It’s a hot Internet business: Get mugshots for free from government websites, put them on your own websites and then demand money when irate people plead to have their photos removed.
The mugshot websites say they are simply providing a service that many people love to view, while critics say they’re the latest example of how the Internet and social networking is severely reducing people’s privacy.
Near the epicenter of this trend is Rob Wiggen, 33, a Florida ex-con with a talent for computer programming who operates Arrests.org, posting daily hundreds of new mugshots mined from law enforcement websites in Florida and four other states.
While many mugshot websites have buttons directly linking to paying for removal, Wiggen told Wired Magazine last year that he works with intermediaries, such as Removeslander.com, charging them $9.95 to $19.90 to remove a photo with automated software.
Removeslander, which boasts on its 1-800 number that it can get a photo off Florida.arrests.org within an hour, in turn charges $399 for removing a mugshot from one website, $699 for removing a photo from three websites.
Wiggen, from Flagler Beach, did not respond to Miami Herald requests for comment. A man from Removeslander who identified himself as “TJ” said he would talk only if The Herald’s online story included a hyperlink that readers could click to get to his site. “There has to be something in it for me,” he said. The Herald refused, and TJ did not respond to questions.
For some websites, legal issues could be involved. Parry Aftab, a New Jersey lawyer who specializes in Internet law, suggests that if mugshot publishers ask for money to remove embarrassing information, they could be accused of extortion.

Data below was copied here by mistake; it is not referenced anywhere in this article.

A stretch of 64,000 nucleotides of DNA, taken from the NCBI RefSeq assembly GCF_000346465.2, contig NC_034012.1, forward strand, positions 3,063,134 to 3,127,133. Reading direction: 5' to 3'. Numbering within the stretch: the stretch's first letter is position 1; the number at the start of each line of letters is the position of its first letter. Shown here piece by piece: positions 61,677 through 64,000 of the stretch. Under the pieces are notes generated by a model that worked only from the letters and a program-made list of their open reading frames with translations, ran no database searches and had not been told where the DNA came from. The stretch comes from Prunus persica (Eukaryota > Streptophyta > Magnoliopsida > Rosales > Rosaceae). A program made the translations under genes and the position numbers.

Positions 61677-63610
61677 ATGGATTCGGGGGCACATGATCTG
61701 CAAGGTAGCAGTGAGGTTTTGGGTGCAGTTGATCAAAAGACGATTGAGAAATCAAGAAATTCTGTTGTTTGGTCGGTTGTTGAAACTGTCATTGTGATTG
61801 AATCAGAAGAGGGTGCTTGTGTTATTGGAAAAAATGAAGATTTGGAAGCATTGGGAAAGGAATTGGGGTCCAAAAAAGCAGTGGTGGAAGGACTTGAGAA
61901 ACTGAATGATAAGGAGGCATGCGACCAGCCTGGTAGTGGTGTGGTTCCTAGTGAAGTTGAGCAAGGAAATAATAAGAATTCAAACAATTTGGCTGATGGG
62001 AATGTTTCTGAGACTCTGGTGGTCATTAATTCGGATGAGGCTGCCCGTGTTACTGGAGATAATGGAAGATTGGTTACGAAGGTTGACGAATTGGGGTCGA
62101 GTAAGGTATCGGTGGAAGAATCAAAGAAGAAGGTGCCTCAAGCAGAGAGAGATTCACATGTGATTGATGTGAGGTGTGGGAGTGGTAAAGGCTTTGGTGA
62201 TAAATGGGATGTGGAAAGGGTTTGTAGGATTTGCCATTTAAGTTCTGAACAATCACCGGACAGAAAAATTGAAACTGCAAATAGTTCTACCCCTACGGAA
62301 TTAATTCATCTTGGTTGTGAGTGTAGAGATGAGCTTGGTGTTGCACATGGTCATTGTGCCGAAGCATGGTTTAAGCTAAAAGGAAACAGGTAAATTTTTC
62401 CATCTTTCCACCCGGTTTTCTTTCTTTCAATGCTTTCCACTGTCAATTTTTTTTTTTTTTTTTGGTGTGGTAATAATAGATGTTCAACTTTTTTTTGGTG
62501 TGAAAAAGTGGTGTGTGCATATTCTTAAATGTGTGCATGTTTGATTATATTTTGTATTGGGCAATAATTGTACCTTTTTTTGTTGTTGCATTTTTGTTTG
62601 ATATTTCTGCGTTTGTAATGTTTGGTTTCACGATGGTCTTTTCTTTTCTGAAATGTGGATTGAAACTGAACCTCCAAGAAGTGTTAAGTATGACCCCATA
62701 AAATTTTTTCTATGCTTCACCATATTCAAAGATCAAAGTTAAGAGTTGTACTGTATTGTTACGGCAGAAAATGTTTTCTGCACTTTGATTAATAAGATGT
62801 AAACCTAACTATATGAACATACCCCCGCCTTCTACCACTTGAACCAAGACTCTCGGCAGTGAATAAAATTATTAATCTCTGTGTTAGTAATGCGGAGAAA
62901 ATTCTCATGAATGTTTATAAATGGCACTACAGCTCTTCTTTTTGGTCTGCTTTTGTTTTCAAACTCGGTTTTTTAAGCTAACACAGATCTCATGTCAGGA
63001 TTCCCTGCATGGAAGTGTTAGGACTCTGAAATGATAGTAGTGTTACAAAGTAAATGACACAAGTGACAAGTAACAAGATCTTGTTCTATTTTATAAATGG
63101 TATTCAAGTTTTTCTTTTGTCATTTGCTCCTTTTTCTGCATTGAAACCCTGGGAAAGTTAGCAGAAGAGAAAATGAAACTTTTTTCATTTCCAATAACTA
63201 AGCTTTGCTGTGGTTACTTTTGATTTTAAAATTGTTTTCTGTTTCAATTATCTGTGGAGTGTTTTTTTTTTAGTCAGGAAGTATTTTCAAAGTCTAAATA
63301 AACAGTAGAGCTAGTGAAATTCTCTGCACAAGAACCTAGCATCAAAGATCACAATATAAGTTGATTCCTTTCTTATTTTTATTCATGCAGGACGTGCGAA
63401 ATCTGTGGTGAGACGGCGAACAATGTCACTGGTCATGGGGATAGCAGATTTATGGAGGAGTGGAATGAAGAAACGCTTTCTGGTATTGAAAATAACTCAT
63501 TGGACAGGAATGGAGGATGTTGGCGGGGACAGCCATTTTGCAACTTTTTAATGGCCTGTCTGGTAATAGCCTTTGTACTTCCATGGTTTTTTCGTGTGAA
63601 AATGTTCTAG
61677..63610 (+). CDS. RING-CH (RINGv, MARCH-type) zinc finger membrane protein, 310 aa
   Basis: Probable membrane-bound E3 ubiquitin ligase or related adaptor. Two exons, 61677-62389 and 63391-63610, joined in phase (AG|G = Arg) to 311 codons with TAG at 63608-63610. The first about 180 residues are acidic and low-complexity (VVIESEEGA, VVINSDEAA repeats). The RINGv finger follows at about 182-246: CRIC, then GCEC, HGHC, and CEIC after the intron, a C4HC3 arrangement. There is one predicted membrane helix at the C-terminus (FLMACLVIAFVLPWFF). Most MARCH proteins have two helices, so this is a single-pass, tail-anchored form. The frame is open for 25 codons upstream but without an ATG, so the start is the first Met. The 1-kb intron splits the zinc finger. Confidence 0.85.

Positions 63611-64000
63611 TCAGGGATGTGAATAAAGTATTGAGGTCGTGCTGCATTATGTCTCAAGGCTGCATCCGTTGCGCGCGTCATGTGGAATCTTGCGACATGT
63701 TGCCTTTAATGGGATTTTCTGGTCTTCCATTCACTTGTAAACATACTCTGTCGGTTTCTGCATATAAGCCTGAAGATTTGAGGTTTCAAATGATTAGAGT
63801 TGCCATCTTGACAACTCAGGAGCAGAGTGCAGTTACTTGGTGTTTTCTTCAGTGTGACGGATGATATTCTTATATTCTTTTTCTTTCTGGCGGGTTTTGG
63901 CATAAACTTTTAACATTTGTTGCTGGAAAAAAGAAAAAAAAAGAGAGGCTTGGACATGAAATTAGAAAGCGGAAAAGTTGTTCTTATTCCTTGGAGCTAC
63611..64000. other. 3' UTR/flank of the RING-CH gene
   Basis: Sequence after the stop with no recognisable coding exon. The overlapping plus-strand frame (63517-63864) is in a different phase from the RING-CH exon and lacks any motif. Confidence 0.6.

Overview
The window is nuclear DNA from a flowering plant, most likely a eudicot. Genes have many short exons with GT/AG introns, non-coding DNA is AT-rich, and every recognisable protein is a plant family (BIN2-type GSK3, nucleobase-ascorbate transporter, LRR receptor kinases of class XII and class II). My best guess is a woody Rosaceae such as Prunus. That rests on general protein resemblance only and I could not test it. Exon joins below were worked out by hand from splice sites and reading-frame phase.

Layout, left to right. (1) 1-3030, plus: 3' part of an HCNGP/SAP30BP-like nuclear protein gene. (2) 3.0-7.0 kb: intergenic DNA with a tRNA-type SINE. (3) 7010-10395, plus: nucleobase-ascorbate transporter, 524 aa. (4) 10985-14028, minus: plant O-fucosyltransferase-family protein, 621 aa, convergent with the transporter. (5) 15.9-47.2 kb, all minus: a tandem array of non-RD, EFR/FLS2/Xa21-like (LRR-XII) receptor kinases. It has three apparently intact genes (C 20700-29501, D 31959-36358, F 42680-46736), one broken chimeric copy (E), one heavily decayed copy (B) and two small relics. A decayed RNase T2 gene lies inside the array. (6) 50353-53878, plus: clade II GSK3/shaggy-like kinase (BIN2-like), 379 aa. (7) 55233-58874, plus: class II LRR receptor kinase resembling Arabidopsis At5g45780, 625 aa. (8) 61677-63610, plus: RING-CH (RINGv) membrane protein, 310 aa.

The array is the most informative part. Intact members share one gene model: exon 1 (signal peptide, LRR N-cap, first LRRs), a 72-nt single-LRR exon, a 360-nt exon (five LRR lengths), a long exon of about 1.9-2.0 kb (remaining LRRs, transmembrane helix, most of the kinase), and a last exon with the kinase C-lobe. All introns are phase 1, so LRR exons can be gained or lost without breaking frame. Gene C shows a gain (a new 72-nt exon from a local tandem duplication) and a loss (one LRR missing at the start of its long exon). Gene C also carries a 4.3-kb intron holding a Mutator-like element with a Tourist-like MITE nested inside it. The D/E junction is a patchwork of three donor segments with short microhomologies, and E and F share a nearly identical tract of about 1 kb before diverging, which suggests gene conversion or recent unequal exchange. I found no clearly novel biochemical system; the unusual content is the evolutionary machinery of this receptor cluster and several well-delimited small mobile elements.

The problem for embarrassed people who have been arrested is that their mugshot can pop up on a dozen or more websites — a situation that has sparked outrage on the Web, including a website called classactionagainstmugshotwebsites.com.
On a Google group message board, one anonymous contributor complained about the exorbitant charges. “Our son was arrested on a misdemeanor, it was pre-trial diversion program, all charges dropped. Yet his picture is up there on this arrest.org website.”
An anonymous Wiggen opponent has established robwiggen.com, dedicated “to you, your immoral family and your ventures.” It includes Wiggen’s own mugshot, which doesn’t appear on his own websites, and links to the Wired story, “Mug-Shot Industry Will Dig Up Your Past, Charge You to Bury It Again.”
Wiggen, whose full name is Craig Robert Wiggen Jr., was arrested in Tallahassee in 2005, accused of making and using counterfeit credit cards, taking numbers from the cards of customers at a Mexican restaurant where a friend was a waiter, according to information filed in federal court.
The waiter used an electronic device to lift credit information. Wiggen took the numbers to produce fraudulent credit cards with which he bought about $10,000 in goods from Home Depots and other stores. Wiggen pleaded guilty and told investigators that he started in credit card fraud in 2000 when he wrote a program to transfer data from a device that skimmed credit cards to a card re-encoder, according to court documents.
In 2006, on the day he was to be sentenced, Wiggen’s attorney told the court that Wiggen “had been hospitalized as the result of an apparent overdose and/or attempted suicide.” He eventually was sentenced to 21 months in federal prison.